Sermons, talks, and books on discipleship usually give a basic definition of a disciple as a “learner.” However, I think the New Testament gives us a more thrilling and dynamic definition of a disciple and the cost that follows. Take, for example, the parable of the soils in Matthew 13. How do we know a disciple from a learner? Matthew 13:23 says, “He indeed bears fruit and yields, in one case a hundredfold, in another sixty, and in another thirty.” A disciple is, by nature or by definition, a multiplier.
Jesus summons or invites his first disciples to become part of a kingdom movement when he said, “Come follow me.” He later commissioned these followers in Matthew 28:19 by saying, “Go therefore and make disciples of all nations, baptizing them in the name of the Father and of the Son and of the Holy Spirit, and teaching them to obey everything I have commanded you.” Jesus placed the disciple-making process upon those who followed him then and as followers of Jesus today, we, the church, are actively engaged in doing our part in “making disciples of Jesus Christ for the transformation of the world.”
Speaking from an education ministry perspective, discipleship is a process of faith formation and spiritual growth. We are in the business of kingdom building through multiplication (mentioned earlier) from “cradle to grave.” So how are we doing here at Hyde Park Community church?
Every infant baptism is the beginning journey, the entry point of discipleship in the church. I’m excited to share that our preschool is not only preparing our children for school, but developing the faith of our “littlest ones” each week through a time of chapel worship and Bible lessons. The children in our Sunday school classes, at an early age, are learning through creative teaching how to pray and to give to missions. Our confirmation teenagers just returned from a retreat last weekend that prepares them to make a public profession of faith and to join the church. Many of our Connect Groups are reading and reflecting upon prayer as a Lenten practice, and others are engaged in the Ultimate Adventure devotional online. Our adult Sunday school classes are all focused on engaging topics and books that are faith-forming. Thursday Edition and our First Friday Night Group have speakers that share their faith stories and experiences. UMW members are active in their circles in spiritual formation and in developing relationships.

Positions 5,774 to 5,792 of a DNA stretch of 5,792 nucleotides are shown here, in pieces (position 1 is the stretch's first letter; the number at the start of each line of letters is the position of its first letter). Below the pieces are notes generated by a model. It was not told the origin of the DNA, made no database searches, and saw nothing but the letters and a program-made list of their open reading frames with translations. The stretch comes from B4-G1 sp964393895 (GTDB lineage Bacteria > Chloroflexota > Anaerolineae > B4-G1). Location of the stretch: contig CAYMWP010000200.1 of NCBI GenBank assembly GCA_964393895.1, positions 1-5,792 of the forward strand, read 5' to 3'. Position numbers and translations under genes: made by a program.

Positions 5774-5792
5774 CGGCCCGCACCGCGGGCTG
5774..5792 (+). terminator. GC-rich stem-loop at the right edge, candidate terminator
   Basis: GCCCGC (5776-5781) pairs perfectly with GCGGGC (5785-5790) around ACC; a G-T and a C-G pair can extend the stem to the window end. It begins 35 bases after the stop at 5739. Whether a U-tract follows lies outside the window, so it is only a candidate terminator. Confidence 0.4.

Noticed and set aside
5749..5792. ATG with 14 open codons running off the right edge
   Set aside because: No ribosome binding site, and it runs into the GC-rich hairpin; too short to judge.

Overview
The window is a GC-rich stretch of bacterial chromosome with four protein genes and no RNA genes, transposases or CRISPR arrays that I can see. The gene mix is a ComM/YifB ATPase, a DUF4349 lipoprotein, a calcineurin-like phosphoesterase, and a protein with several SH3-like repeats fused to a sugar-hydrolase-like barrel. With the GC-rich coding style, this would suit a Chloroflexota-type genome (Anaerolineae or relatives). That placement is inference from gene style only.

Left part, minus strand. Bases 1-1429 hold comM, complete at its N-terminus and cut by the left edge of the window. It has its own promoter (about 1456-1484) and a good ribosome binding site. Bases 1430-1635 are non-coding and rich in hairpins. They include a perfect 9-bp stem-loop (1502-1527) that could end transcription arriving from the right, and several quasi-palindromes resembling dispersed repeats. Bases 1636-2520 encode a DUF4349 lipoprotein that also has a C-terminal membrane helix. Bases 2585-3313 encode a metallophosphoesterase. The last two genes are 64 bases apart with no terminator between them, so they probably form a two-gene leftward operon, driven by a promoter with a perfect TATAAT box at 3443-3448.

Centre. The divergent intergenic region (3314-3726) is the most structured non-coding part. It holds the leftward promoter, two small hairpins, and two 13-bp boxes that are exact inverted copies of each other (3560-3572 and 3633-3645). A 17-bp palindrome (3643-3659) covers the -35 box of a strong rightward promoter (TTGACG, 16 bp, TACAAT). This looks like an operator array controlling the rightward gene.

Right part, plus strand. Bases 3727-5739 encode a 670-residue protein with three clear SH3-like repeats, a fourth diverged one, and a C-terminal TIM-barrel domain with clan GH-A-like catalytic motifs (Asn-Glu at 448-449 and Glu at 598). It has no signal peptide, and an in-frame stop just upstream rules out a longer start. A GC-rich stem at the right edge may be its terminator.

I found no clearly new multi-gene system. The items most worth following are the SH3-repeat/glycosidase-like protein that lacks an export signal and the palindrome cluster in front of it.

As disciples, we are continually on this journey of spiritual development and faith formation. As the church, we do have a mission to “multiply,” not only members, but to make disciples. Our discipleship process is in place. The challenge before us as a church is to become more “intentional and invitational in our discipleship.”
I encourage you to “personally invite” a family member or friend to join us on the journey during Lent and Easter. There are a variety of services or classes offered. Let’s “multiply” the number of people who will worship with us during this holy season. Disciples have a role to play in the work of God’s kingdom. Christ is counting on us to keep his church alive!
Rev. Dave Weaver